My second bushwalk from Thredbo (after yesterday’s off-track Ramshead Range loop) is the classic Dead Horse Gap/Thredbo River Track loop walk. The easiest way to do this walk is by taking the chairlift up to Eagles Nest and walking back to Thredbo… but I’m keen to avoid the crowds so I’m heading out before the chairlift opens.
Thredbo River Walk
There’s no one on the Thredbo River Track as I set off from Thredbo village, passing the empty golf course.
The Thredbo River Track gradually leaves the manicured lawns of the golf course and glimpses of riverside ski lodges behind, as it continues up the river.
After about two kilometres, and about half-way along the track to start of the Dead Horse Gap track is a small waterfall, with a viewing platform.
The second half of the track is much more scenic, as it follows the Thredbo River quite closely, crossing it on a steel bridge.
There’s some more expansive views of the valley and the Ramshead Range to the north, with the track crossing the river a second time.
It’s about 4km to the end of the Thredbo River Walk, where it meets the Dead Horse Gap Track. There’s a parking area here along The Alpine Way, so you could also start the loop walk here.
Dead Horse Gap Track
The Dead Horse Gap Track roughly follows the Bogong Creek upstream, from where it flows into the Thredbo River. The track forms part of the Australian Alps walking track (AAWT).
There’s initially not much of a view from the Dead Horse Gap Track, as it climbs steeply up from the road.
After the first kilometre the track flattens out a little, as it crosses a wide alpine meadow. (The track is believed to named after brumbies that became trapped in this area during unexpected snowfalls and died.) Directly above is the southermost peak of the Ramshead Range.
A bit further on the track starts to ascend gently again, as is enters a band of snow gums. Snow gums typically grow at an heights of between 1,300 and 1,800 metres above sea level. While they are fire adapted, significant fires in 1998, 2002/3, 2006/7, 2013 and 2020 has devastated large swathes of these trees. (As well as bushfires, the trees are succumbing in increasing numbers from Snow-gum dieback as a result of infestation by a wood-boring longicorn beetle, which is accelerating due to climate change.)
As the track rises, there’s a view of the main ridge ahead…
…and a great view looking back towards the Thredbo River and the mountains to the east.
Above the snow gums are open alpine meadows with a few rock outcrops, as the track continues to ascend to its highest point at 2,021m. There’s now a few more people around, most of whom have taken the chairlift up and and are now coming down the Dead Horse walking track.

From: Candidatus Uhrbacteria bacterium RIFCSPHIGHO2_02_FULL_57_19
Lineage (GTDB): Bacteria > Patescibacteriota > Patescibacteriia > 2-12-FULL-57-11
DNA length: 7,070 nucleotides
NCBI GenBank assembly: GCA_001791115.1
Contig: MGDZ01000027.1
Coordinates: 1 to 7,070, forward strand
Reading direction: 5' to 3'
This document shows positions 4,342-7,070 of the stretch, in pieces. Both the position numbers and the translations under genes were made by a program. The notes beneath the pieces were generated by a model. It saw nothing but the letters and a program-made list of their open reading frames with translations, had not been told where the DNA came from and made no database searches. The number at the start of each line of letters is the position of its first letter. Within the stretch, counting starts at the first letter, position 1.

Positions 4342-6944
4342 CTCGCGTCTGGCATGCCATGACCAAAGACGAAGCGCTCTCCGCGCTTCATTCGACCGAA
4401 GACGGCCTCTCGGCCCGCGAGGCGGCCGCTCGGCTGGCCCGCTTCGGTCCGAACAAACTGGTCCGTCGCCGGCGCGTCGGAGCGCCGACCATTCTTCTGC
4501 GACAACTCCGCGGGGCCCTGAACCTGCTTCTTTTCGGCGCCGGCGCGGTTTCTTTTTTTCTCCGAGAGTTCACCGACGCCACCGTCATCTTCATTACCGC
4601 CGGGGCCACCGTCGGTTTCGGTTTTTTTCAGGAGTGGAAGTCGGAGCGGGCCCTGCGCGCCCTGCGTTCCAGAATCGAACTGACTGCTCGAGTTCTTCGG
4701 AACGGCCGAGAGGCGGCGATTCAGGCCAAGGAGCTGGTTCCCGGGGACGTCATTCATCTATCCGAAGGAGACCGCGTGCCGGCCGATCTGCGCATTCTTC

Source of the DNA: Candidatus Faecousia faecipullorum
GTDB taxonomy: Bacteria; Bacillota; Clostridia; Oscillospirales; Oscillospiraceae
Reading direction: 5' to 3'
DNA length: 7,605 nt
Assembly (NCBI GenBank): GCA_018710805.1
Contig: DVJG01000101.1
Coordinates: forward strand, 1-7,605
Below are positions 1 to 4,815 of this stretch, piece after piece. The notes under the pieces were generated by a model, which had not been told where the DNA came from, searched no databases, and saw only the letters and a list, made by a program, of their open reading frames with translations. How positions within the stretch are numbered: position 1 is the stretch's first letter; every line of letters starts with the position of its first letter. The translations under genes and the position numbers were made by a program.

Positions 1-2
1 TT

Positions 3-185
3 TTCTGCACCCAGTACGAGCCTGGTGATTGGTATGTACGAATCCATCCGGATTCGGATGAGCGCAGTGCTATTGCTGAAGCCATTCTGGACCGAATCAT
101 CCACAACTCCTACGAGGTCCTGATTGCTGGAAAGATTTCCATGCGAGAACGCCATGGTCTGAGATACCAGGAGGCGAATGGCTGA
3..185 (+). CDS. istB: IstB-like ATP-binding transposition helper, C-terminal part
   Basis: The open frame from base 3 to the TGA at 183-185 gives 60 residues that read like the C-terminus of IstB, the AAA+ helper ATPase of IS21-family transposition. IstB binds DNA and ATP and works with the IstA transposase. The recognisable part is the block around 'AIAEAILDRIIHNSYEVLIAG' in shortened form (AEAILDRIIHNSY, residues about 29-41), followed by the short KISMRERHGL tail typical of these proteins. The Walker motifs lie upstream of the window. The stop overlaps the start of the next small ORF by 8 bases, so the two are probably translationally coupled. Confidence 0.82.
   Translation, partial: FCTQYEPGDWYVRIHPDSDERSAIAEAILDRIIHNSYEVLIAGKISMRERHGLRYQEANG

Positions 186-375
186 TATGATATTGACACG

The Eagles Nest restaurant and top of the chairlift can be seen in the distance, as the track descends to the Kosciuszko Walk track.
There’s some more stunning views of alpine meadows and granite outcrops, before the Dead Horse walking track meets the Kosciuszko Walk.
To get back to Thredbo, you can walk down the steep Merritts Nature Track… or take the chairlift back down to the bottom.
Regardless of which direction you walk, this is a great loop bushwalk with some varied scenery and spectacular alpine views. There are few different versions of this bushwalk which you can do:
- Take Thredbo chairlift up and walk down Dead Horse Gap track. 9.2km (95m total ascent). The easiest option, offering all the views with least effort. You’ll need to start the walk after 9am when the chairlift opens.
- Walk up Dead Horse Gap track and take chairlift down. 9.2km (660m total ascent). The route described here, which has the advantage you can start early and beat the crowds. Some steep sections up the Dead Horse Gap walking track.
- Walk up Dead Horse Gap track and down the Merritts Nature Track. 13.2km (660m total ascent). Adds a very steep but scenic descent, which follows Merritts Creek down to Thredbo village – even though it’s all downhill, there are many steps making this a somewhat more challenging option.
- Walk up Merritts Nature Track and down Dead Horse Gap track. 13.2km (660m total ascent). The most challenging option, with a very steep ascent to Eagles Nest and a less steep descent along the Dead Horse Gap walking track. Like option 2, this also allows you to start early, before the chairlift opens.
Getting to Dead Horse Gap
If you’re staying in Thredbo (which is about six hours drive or 500km south-west of Sydney), this is the easiest place to start. The Thredbo River Track starts on Crackenback Drive near the Thredbo Community Centre, and is well sign-posted (you can also look for signs to the Thredbo golf course). The other starting point is along the Alpine Way at the Cascade Trackhead, which is about 7km drive from Thredbo. There is a parking area here.
- National Parks (NPWS) – Dead Horse Gap walking track
- Thredbo.com – Self Guided Hikes
- Mountain Journal – More fires – less snow gums?